|The Testimony of Randolph Carter is based on Lovecraft's "The Statement of Randolph Carter," with some additional story material lifted from other Carter tales, especially "Through the Gates of the Silver Key." The film was shot on VHS using home equipment in 1987. It was filmed at various locations throughout Colorado. Part of the budget came from The Colorado College Award in Literature, a grant to fund independent educational projects.
The film begins with Randolph Carter on a witness stand in a non-realistic courtroom of some kind. (Is it a trial? Is it the manifestation of a guilty conscience? Or is it just a low-budget production?) Whatever it is, Carter begins to tell the story of what happened to him and his friend Harley Warren. Under the interrogation of two attorneys, the story shifts into flashback mode.
|Harley Warren receives a mysterious but important book, which he is unwilling to let Carter examine. Their friendship is strained as Warren becomes increasingly obsessed and secretive about his studies. But Carter stands by his friend, despite a number of disturbing nightmares. Late one night, when Warren has fallen asleep at his desk, Carter finally gets a chance to look at the forbidden book, and it is nothing like he expects. It contains writing that no human should be able to read....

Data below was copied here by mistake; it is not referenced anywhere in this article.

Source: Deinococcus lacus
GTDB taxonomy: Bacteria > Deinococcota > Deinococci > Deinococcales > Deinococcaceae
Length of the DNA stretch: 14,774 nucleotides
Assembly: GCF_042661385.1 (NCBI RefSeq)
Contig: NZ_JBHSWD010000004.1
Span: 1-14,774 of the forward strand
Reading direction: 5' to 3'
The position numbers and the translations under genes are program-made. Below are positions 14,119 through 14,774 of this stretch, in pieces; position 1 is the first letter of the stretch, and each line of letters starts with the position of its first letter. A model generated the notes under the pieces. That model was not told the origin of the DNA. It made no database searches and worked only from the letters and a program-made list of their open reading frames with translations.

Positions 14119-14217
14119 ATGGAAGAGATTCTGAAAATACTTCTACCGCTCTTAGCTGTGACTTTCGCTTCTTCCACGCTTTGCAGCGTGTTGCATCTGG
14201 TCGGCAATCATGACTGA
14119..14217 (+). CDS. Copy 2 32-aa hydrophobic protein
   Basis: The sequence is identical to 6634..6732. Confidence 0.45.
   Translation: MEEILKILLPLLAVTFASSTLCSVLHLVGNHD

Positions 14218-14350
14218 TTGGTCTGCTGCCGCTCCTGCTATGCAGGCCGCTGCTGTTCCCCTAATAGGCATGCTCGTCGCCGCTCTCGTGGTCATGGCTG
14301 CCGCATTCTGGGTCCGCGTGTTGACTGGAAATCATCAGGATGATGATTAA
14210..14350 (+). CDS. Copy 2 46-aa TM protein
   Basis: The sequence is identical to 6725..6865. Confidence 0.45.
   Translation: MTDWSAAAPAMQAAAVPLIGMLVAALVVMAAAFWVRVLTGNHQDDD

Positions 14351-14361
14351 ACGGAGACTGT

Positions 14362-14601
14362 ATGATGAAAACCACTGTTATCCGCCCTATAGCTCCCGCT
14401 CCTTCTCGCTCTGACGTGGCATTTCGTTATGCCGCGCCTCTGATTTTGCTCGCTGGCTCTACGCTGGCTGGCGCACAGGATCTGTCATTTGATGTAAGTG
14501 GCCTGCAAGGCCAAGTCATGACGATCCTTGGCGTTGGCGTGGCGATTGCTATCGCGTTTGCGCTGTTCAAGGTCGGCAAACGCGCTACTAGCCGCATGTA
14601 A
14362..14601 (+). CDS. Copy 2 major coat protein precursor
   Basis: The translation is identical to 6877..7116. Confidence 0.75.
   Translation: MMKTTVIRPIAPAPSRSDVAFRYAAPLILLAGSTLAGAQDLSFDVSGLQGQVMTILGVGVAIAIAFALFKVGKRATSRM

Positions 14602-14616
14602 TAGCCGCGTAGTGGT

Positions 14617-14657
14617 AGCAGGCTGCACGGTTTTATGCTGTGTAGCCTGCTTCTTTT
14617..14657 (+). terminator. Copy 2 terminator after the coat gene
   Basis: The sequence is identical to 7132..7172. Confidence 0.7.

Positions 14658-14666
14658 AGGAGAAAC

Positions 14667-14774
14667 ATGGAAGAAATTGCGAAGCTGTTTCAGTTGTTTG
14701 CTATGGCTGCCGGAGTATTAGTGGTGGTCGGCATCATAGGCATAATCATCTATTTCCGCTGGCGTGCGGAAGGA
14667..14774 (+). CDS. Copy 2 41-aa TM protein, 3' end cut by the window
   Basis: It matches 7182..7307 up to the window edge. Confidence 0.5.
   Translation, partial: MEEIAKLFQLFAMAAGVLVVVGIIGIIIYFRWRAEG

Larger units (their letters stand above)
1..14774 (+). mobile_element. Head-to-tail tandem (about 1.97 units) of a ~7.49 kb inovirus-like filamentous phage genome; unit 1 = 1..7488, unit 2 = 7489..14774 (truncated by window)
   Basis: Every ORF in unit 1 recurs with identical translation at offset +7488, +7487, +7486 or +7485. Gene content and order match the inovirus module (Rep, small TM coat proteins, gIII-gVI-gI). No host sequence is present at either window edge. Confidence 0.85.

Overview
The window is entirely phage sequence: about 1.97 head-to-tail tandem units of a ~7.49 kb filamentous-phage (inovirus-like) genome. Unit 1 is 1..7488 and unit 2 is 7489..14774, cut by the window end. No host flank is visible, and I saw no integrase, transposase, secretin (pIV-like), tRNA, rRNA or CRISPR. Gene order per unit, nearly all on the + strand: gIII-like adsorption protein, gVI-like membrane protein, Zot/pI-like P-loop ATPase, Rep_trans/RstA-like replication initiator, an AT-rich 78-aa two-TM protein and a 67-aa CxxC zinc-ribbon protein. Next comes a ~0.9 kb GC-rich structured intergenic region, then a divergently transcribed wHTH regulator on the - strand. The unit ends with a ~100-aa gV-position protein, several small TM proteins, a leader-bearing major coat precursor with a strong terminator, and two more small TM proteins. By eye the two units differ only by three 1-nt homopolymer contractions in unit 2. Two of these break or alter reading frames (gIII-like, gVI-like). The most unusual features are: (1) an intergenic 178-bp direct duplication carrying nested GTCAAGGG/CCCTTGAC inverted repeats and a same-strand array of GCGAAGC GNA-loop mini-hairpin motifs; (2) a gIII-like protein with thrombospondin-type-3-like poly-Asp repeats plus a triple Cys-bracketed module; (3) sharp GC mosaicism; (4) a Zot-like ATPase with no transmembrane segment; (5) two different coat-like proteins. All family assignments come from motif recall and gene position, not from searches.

Finally, Warren asks Carter for help in completing his research, and Carter agrees to accompany him to an ancient graveyard. There they find a tomb sealed with an Elder Sign, and open it. Warren takes some field telephone gear and descends into the crypt, leaving Carter alone on the surface.
|The story then shifts back to the "courtroom," where Carter breaks down from the nervous strain of remembering what happened next. His lawyer, like Warren himself, persists in seeking forbidden knowledge, as the court stenographer takes it all down. The judge compels Carter to answer the lawyer's questions, and for Lovecraft's classic ending the story returns to the graveyard.
Shown only a few times at colleges and private functions in Colorado, this short film is out of mothballs after more than twelve years, and was shown at the H. P. Lovecraft Film Festival in Portland in the autumn of 2000. The film was re-edited for the festival, with an improved soundtrack. A new, shorter version is in the planning stages now.